In the context of this exercise, introducing hash functions, what are some reasons that hash functions should not be reversible?
There are many reasons why hash functions should not be reversible, and some of the main reasons are because of security, uniqueness, and because it just might not be possible.
The first reason why hash functions should not be reversible is that of security reasons. In areas such as cryptography, it is important to generate encrypted passwords or data, without a way to decrypt them. If the functions used were reversible, then there would be a lot of security issues.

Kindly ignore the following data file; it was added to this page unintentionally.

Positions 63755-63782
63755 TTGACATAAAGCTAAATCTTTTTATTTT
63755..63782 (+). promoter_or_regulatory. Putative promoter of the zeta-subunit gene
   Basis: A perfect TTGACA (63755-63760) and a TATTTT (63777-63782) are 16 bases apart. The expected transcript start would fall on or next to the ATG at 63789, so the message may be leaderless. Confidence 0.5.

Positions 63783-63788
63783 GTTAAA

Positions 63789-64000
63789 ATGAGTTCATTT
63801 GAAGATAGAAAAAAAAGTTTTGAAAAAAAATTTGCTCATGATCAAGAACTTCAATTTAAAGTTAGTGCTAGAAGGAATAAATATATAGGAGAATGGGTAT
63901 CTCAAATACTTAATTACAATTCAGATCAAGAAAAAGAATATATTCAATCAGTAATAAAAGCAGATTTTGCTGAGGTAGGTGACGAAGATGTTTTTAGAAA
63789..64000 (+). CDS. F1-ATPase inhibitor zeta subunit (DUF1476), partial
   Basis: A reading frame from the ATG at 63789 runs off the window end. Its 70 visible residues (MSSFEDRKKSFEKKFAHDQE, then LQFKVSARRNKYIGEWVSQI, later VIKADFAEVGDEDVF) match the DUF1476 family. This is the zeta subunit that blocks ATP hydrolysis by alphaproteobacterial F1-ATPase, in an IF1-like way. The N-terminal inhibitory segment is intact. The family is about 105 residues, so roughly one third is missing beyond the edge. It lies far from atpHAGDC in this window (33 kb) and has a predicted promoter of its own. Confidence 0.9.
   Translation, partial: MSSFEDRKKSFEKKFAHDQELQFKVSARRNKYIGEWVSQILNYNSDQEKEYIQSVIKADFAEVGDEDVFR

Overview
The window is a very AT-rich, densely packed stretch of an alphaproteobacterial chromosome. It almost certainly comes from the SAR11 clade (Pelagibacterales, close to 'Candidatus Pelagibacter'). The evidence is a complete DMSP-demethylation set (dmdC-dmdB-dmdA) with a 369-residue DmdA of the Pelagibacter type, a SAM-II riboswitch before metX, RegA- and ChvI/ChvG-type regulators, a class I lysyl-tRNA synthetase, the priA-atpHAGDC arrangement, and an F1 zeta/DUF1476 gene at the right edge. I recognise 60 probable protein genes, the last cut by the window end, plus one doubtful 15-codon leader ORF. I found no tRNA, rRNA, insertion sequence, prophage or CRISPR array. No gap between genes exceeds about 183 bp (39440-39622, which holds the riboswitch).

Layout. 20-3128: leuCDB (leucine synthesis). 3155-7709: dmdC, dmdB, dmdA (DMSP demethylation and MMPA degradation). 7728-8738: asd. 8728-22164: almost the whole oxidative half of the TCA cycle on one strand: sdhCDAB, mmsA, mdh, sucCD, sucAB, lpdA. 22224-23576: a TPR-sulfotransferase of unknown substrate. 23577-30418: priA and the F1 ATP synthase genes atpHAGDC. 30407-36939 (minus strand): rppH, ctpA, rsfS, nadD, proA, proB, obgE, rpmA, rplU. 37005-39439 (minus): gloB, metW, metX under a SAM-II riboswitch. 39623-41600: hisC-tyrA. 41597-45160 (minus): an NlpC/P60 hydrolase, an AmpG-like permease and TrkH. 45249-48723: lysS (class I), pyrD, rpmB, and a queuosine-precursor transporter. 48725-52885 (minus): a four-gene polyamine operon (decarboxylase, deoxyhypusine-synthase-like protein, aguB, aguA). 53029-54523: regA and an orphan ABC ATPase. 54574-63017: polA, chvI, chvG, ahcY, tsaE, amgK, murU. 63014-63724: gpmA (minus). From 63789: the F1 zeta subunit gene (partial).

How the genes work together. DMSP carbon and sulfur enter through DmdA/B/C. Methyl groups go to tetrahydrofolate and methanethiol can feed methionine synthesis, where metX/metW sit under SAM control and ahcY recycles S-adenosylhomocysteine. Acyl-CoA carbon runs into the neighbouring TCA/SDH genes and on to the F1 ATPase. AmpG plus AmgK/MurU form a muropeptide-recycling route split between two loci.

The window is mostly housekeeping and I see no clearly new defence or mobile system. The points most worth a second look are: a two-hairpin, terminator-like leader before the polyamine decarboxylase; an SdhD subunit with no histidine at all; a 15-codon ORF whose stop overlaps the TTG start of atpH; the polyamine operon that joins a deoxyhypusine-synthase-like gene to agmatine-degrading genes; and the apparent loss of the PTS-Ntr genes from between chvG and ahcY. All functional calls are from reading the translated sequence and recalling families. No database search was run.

The next reason is that if hash functions were reversible, it somewhat implies that every key-value pair must be unique. Values don’t have to be unique, but if each value can give us a unique key by reverse hashing it, then the values themselves must be unique along with their keys. For example, email addresses are unique, but names associated with them are not. With a reversible hash, the same name must map to just one specific email, which is not possible.
The impossibility of a reversible hash is also because, if they were reversible, then compression would be immensely improved. We can simply hash every piece of data to the compressed form because we can just reverse hash it to obtain all the original data. Again, this is not really possible as values are not always unique.